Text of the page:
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if the flag were orange and purple song writers would be outta luck
June 14, 2010 12:33 PM   Subscribe

Why do we say "red, white and blue" to describe the American flag? Who, or what, decided that order?
posted by Lucinda to Law & Government (18 answers total) 2 users marked this as a favorite
 
It's in the lyrics to Columbia, the Gem of the Ocean.
posted by Cool Papa Bell at 12:36 PM on June 14, 2010


It's the same order we use to describe the Union Flag in the UK. I have no proof that it is causal (although our flag is a little older).
posted by handee at 12:58 PM on June 14, 2010 [1 favorite]


There are some mysteries in the English language, including certain sounds that just feel right. In my opinion, "red, white and blue" is naturally more pleasing to our English ears (for some reason) than the other arrangements. Think of saying "the red big dog" instead of "the big red dog". Which one sounds better? Why?
posted by Think_Long at 1:06 PM on June 14, 2010 [2 favorites]


The top stripe is red. The second stripe is white. The stripes in toto represent three quarters of the flag so they're referred to first. The remaining quarter is blue with white stars, but we've already mentioned white so we don't need it again. Thus "Red, White, and Blue".
posted by Chocolate Pickle at 1:09 PM on June 14, 2010


I agree that it's a mystery of the language and nothing really to do with meaning, but, if we wanted to retroactively come up with a reason why it should be the way it is, it seems pretty simple: white has to be in the middle since it goes with both red and blue (red & white stripes, white on blue stars), so then the question is whether red or blue goes at the front - and clearly red does, because it's an equal stripe with white, while blue is just the background of the stars.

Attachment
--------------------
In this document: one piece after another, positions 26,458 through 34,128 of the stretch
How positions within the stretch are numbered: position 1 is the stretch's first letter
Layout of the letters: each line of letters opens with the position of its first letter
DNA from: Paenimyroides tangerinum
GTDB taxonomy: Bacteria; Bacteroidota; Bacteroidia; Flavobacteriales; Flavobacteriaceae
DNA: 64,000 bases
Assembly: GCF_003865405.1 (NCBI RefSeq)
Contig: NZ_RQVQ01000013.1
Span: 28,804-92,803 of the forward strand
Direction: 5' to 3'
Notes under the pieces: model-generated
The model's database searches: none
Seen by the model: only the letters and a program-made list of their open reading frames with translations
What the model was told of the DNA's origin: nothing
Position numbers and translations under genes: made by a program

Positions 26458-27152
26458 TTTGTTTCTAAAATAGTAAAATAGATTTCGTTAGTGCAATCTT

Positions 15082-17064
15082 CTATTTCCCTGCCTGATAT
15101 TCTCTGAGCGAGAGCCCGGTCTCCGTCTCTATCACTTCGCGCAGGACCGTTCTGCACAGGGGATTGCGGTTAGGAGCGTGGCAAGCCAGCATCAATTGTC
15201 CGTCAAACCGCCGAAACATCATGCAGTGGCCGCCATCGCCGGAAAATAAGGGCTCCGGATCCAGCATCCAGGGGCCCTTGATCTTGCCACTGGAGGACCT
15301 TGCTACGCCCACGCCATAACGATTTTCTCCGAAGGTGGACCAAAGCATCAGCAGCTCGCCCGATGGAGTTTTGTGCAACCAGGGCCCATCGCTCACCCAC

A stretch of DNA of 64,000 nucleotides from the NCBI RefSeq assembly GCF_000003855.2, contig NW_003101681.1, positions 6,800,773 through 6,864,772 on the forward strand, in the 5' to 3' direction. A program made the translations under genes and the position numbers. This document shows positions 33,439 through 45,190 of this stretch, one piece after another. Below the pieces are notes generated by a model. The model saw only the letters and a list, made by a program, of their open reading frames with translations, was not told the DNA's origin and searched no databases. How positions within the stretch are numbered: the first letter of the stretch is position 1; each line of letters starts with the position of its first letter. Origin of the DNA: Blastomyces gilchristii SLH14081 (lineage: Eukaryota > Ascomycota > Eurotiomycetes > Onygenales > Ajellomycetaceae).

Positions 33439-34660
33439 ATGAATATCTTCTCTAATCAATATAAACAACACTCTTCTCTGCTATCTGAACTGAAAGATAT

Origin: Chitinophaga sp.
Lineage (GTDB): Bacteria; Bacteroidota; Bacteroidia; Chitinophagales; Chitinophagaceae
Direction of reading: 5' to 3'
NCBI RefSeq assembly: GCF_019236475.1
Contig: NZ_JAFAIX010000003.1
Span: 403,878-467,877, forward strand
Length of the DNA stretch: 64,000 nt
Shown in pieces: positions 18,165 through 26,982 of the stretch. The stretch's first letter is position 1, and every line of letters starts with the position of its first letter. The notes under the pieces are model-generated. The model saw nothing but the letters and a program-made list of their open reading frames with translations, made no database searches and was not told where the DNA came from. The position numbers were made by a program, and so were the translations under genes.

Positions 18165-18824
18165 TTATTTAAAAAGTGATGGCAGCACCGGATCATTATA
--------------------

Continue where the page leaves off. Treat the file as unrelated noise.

posted by mdn at 1:12 PM on June 14, 2010


Think of saying "the red big dog" instead of "the big red dog". Which one sounds better? Why?

according to the long thought experiment I just did, the color adjective always comes right before the noun. So that's why that sounds better. As to why it goes there, that's probably because: it sounds better.
posted by Potomac Avenue at 1:23 PM on June 14, 2010 [1 favorite]


The French flag is the "bleu, blanc et rouge" if I recall correctly. Must sound better that way in French.
posted by ThatCanadianGirl at 1:45 PM on June 14, 2010


The French flag is the "bleu, blanc et rouge" if I recall correctly. Must sound better that way in French.

That's the order (left to right) in which the colors appear on the French flag.
posted by phatkitten at 1:58 PM on June 14, 2010


Therefore, it's "red, white and blue" just to be different from the French.
posted by zengargoyle at 2:44 PM on June 14, 2010


Maybe because they've always been listed in that order. Red, white, and blue are listed in that order in the Flag Acts of 1777, 1794, and 1818. (The 1777 act was passed by the Second Continental Congress on June 14, which is why June 14 is Flag Day.) As Chocolate Pickle suggests the red and white stripes are mentioned first, then the blue field.

However, the official explanation of the symbolism of the Great Seal of the United States lists white, then red, then blue.

According to Wikipedia "Columbia, the Gem of the Ocean" was an unofficial national anthem in the 19th century and was written around 1843. "Red, white and blue" is also in the lyrics for You're a Grand Old Flag (1906).

Maybe people were influenced by the text of the flag acts, but I think it's more likely that whoever wrote "Columbia, the Gem of the Ocean" wrote the colors in that order because they sounded good, and two hugely popular songs established that as the order the colors are referred to.